• Spruce up your appearance, make sure you have appropriate clothing for the interview. Nothing says “professional” like a suit in a conservative color such as navy or charcoal.
  • Get a haircut! Women’s hair should be collar length or shorter or neatly tied back in a bun. Men’s hair should be shorter than collar length and neatly combed. For both men and women, hair should be a conservative, natural-looking color with no roots showing.
  • Make sure your teeth are clean and whitened. If your teeth are overly crooked, see a dentist or orthodontist about getting them straightened.
  • One set of ear piercings is acceptable for women. Remove any jewelry from other visible piercings and allow the holes to close.
    • Practice your speech.
    Practice speaking in a clear, pleasant-sounding voice. If you speak with a slight accent, that’s usually fine, but study your grammar so you speak proper English. If you have a nasal-sounding or high-pitched voice, consider working with a speech therapist to help you get a better tone.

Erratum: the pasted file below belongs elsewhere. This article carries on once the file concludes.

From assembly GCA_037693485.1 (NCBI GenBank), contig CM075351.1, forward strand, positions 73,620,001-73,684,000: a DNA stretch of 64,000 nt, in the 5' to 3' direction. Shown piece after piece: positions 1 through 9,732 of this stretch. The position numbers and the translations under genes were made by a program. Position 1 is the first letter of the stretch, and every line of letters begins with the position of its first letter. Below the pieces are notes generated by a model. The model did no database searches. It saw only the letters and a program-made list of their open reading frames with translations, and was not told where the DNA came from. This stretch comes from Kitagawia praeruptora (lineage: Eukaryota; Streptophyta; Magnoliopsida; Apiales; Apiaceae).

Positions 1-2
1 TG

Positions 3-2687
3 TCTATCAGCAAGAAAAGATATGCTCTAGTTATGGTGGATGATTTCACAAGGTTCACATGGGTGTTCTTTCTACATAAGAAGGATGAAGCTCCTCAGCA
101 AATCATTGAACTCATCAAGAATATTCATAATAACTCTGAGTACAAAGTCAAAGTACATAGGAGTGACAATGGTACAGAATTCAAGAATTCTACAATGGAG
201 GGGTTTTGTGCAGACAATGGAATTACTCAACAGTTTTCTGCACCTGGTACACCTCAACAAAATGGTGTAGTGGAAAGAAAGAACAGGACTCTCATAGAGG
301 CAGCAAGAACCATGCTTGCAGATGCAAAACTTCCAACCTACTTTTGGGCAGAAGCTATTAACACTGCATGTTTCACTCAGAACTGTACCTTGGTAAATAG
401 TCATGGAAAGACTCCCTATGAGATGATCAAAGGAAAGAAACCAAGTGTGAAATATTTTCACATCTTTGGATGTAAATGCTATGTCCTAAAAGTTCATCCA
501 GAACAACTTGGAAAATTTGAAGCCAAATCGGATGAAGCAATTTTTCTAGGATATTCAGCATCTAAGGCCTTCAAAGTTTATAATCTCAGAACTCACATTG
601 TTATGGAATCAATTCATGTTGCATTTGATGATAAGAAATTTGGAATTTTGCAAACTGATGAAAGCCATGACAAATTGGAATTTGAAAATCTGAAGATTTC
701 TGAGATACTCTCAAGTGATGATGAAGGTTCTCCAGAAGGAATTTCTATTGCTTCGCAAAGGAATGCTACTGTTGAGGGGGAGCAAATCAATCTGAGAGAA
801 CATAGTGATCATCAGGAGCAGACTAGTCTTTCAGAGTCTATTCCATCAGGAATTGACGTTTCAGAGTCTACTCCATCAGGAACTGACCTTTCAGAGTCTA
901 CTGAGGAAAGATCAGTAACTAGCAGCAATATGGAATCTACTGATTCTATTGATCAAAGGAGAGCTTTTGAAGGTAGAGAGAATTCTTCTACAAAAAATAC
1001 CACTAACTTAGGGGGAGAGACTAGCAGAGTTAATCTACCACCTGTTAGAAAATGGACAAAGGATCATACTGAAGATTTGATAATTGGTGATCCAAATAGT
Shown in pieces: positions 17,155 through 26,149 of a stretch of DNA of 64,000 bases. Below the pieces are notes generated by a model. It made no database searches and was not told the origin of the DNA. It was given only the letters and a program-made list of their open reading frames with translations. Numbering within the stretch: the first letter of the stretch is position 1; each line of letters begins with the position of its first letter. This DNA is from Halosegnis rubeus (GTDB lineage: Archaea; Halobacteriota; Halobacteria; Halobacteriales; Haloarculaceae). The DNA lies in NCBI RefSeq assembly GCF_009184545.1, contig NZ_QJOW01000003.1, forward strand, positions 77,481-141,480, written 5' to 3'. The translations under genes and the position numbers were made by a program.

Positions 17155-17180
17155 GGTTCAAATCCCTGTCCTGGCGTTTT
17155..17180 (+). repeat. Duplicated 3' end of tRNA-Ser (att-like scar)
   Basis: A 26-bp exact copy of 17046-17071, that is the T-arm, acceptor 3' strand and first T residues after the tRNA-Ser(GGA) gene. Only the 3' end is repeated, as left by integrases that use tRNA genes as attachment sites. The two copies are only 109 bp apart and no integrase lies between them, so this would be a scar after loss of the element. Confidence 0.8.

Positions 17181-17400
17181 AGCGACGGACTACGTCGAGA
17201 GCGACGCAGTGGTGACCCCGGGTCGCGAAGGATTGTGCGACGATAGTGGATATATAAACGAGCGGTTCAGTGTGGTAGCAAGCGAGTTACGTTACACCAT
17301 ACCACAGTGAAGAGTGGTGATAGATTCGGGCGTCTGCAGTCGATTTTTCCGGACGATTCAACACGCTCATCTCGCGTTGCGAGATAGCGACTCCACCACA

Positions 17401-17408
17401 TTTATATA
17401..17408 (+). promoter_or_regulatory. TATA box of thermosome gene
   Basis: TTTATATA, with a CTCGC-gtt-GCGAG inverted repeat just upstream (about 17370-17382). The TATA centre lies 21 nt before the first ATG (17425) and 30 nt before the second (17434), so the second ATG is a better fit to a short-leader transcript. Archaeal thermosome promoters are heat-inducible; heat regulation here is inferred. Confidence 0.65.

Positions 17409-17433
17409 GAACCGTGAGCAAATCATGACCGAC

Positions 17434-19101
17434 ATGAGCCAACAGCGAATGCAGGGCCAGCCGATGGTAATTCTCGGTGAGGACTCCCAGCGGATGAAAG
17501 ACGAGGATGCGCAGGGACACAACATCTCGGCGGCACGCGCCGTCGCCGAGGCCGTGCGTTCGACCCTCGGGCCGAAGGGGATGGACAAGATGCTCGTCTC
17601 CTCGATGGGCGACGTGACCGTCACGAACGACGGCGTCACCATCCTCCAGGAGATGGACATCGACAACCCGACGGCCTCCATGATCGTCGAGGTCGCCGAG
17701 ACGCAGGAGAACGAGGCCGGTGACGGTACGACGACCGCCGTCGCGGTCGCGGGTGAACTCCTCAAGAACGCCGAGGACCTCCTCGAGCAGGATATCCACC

Q&A: is physical perfection required?

    You don’t need perfect teeth or perfect skin and not even perfect hair. Because perfection doesn’t really exist. Your teeth must be clean and cavity-free. Your skin must be healthy. And for those bald spots, you can always get a hair transplant or grow your hair naturally to be neatly arranged. You must have a proportionate weight and height. You must be tall enough to reach the emergency equipment located in the top storages in the plane. Your skin must be free of ink. That’s not a standard of beauty, that is the respect the airline wants to show towards customers.

    So no, physical perfection is not required. 

    However, you need to show that you are considerate, resourceful, willing to help and respectful towards others. Instead of worrying about unattainable standards of beauty, work on improving your performance in group exercises, English Test or Final Interview Questions and Answers. 

    Also Read:

    During the Interview